Informatica’s CIO Tony Young recently noted that when it comes to adopting cloud-based (SaaS) applications, “you must have a governance and architecture model to ensure appropriate decisions are made.” Given my prediction that in 2011, “IT organizations will be reorganizing and realigning to adapt to the new realities of cloud computing,” I thought it would be a good idea to dig a little deeper into the topic of cloud governance (or as industry analyst Jeff Kaplan calls it, “cloud control”). I sat down with Kristin Kokie, Senior Director of Enterprise Architecture at Informatica to discuss this important topic.
What’s unique about Informatica’s internal approach to Enterprise Architecture?
Informatica’s Enterprise Architecture team has truly embraced the cloud. From a data management, application infrastructure and security perspective, we are adapting our processes and expanding our scope to include cloud solutions into our landscape. We are pushing the limits of technology solutions to provide secure, simple and seamless access to Informatica assets, regardless of their location. It’s a challenging but fun adventure. We feel we are definitely on the leading edge of this type of proactive embrace of the cloud.
Does Informatica have a cloud-first strategy?
Yes. When we’re looking at implementing a new application, platform or infrastructure solution, we absolutely evaluate why cloud won’t work first. It’s not just about business value but for IT it’s also identifying your core competencies. For example, is managing an on-premise Learning Management System a core competency offering a high degree of business value or is there a better way to do it? We’ve learned to embrace the cloud, but we’ve also learned to establish clear guidelines and standards when it comes to selecting the right cloud solution.
How has this strategy affected the relationship between IT and the business?
Like many IT organizations, we’re in the midst of trying to change our relationship with and perceived value to the business. We know that the perception exists that IT can be a business hindrannce and slow things down, so we need to be able to show business value. One of the key areas where we’re getting involved is in negotiating contracts with vendors. When it comes to cloud applications in particular, business groups will often negotiate contracts, but it’s not necessarily their expertise to understand what should be included from a technology perspective. We’ve run into situations where we’ll get asked to integrate data with an application we didn’t even know about and it turns out that the contract says nothing about how and when data can be integrated. We want to get involved early and provide the business the technology guidance they need. This is a common issue. How are you addressing it? We’ve come up with a brief questionnaire for cloud providers. Based on the responses we make an assessment of that vendor together. Data access privileges and data retention terminology is often vague, so we’ve worked with our legal team to provide some standard contract language that can be requested to be added to a contract. The business group negotiating can now simply copy and paste the language and add it easily to an agreement, which helps legal and helps us protect our corporate assets. If managed properly, this approach can accelerate deals and avoid downstream problems. Our business partners are happy because they may have been unaware of certain things that should be considered in this type of contract.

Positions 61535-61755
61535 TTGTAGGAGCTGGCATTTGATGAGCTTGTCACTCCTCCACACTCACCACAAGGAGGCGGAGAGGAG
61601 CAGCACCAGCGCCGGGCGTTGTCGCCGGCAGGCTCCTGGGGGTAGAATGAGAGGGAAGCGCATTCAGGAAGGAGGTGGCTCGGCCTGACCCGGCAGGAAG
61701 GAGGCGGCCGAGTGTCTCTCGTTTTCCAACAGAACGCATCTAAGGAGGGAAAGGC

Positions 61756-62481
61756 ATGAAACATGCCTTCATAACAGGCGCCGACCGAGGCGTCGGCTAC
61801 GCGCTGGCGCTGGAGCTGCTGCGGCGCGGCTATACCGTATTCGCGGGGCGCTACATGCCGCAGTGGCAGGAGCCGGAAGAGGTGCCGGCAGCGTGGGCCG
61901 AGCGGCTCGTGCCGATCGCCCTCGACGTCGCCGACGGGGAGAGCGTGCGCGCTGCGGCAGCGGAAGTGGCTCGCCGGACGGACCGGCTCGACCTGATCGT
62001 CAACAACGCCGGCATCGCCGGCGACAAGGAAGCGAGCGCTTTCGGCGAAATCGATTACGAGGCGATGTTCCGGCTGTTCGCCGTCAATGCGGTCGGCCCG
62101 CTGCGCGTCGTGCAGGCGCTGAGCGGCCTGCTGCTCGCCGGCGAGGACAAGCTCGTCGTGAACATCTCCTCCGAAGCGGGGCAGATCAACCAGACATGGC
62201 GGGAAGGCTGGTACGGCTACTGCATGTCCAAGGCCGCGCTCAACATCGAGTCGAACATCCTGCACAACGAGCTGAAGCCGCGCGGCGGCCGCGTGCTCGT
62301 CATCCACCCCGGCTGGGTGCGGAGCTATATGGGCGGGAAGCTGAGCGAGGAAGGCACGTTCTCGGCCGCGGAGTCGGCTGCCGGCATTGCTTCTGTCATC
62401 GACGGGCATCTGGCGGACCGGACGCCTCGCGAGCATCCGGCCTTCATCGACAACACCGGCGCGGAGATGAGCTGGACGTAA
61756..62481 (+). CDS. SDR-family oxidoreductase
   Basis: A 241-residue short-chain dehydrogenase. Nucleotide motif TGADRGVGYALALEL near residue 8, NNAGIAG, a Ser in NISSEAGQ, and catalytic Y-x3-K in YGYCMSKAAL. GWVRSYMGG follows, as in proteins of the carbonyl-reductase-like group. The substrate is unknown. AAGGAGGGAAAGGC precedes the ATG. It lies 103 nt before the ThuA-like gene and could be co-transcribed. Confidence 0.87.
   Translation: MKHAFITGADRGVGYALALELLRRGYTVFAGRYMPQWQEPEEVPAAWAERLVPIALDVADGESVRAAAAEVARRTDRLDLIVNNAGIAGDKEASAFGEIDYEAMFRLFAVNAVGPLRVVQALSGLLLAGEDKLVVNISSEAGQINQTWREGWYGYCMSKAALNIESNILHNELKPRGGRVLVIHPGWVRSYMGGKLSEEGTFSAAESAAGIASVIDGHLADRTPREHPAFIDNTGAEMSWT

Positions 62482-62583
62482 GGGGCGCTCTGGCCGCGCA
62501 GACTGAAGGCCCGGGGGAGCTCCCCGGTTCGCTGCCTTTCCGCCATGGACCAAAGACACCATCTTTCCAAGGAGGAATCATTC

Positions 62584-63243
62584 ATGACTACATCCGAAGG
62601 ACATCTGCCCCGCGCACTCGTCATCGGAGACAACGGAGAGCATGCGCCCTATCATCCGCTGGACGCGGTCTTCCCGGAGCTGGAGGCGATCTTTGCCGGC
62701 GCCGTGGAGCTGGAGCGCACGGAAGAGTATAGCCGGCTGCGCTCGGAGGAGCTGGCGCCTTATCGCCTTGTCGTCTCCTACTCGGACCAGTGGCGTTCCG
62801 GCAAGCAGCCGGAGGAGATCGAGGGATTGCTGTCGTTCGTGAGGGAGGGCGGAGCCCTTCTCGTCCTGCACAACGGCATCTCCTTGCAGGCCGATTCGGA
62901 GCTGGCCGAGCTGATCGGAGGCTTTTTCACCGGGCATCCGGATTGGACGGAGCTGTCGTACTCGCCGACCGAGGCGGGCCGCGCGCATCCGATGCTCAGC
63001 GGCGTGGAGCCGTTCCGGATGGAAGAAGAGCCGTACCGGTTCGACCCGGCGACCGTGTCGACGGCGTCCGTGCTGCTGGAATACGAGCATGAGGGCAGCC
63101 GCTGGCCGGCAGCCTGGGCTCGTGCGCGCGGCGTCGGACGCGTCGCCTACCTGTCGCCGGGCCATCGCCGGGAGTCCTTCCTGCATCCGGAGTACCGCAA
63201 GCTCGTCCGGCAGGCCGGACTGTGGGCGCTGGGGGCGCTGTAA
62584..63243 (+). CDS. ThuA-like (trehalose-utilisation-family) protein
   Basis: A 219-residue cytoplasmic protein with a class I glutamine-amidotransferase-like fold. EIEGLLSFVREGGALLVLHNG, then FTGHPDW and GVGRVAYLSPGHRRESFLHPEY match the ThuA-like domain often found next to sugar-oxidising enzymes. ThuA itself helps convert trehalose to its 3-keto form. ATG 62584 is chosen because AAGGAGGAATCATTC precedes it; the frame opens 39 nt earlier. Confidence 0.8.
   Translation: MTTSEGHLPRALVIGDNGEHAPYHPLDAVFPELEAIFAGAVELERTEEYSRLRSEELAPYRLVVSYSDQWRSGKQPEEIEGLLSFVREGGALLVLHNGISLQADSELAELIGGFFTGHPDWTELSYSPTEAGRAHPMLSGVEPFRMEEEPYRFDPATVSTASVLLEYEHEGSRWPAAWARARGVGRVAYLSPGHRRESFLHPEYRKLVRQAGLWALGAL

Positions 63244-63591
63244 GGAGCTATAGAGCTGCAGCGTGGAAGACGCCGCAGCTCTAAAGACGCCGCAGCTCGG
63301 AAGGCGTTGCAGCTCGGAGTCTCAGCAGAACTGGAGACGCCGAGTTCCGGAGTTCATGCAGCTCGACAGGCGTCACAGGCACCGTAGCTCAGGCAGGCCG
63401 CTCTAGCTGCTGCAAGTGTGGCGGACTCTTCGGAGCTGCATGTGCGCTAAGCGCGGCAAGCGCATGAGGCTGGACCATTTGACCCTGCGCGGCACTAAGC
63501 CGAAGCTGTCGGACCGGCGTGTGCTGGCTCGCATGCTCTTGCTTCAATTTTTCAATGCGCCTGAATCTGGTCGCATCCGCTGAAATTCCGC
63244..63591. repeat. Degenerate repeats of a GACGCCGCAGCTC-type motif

Have you seen a change from the cloud vendor perspective?
It’s still a bit of the Wild West from a vendor perspective, but what’s changed is that when IT is involved it’s not usually the first time the vendor’s heard the questions we ask. Some vendors are more mature in their processes and are well equipped to handle these processes. Others are less proactive at volunteering the information IT typically needs. Some vendors wait until a contract is signed and then topics like cloud integration rear their ugly head. At this point, the responsibility still lies with the customer/business to be proactive in ensuring they are getting everything they need.
What advice would you give to other IT organizations embracing the cloud?
Don’t fight the cloud – embrace it and use it to redefine your value proposition. We want IT to operate as a value-added service. We have the expertise in negotiating. We have expertise in connectivity. We have the expertise in data management and retention. We know what must be there for an application to be enterprise-ready. Don’t start from scratch – talk to your peers, find checkpoint lists. When it comes to cloud applications, look at your existing application management best practices:
- What do you expect in terms of uptime/ availability
- When do you need to get to your data?
- Does your data need to be backed up, encrypted, etc.?
- What are your account management roles/permissions
And of course, there are additional questions about infrastructure and security:
- Who can access your data?
- Can developers and employees, sys admins access your data?
- Where can it be accessed from and what are the options around this?
Once you’re comfortable with security, connectivity to on-premise resources is the next key area of focus. We’re implementing more infrastructure and platform as a service. This can’t become silos, but instead must be an extension of your internal IT infrastructure. It really depends on what are you’re using that platform for – for example, are you moving code or environments? Are there VPN tunneling requirements? Do you need bigger pipes for performance?
Thanks Kristin! Lots of great advice.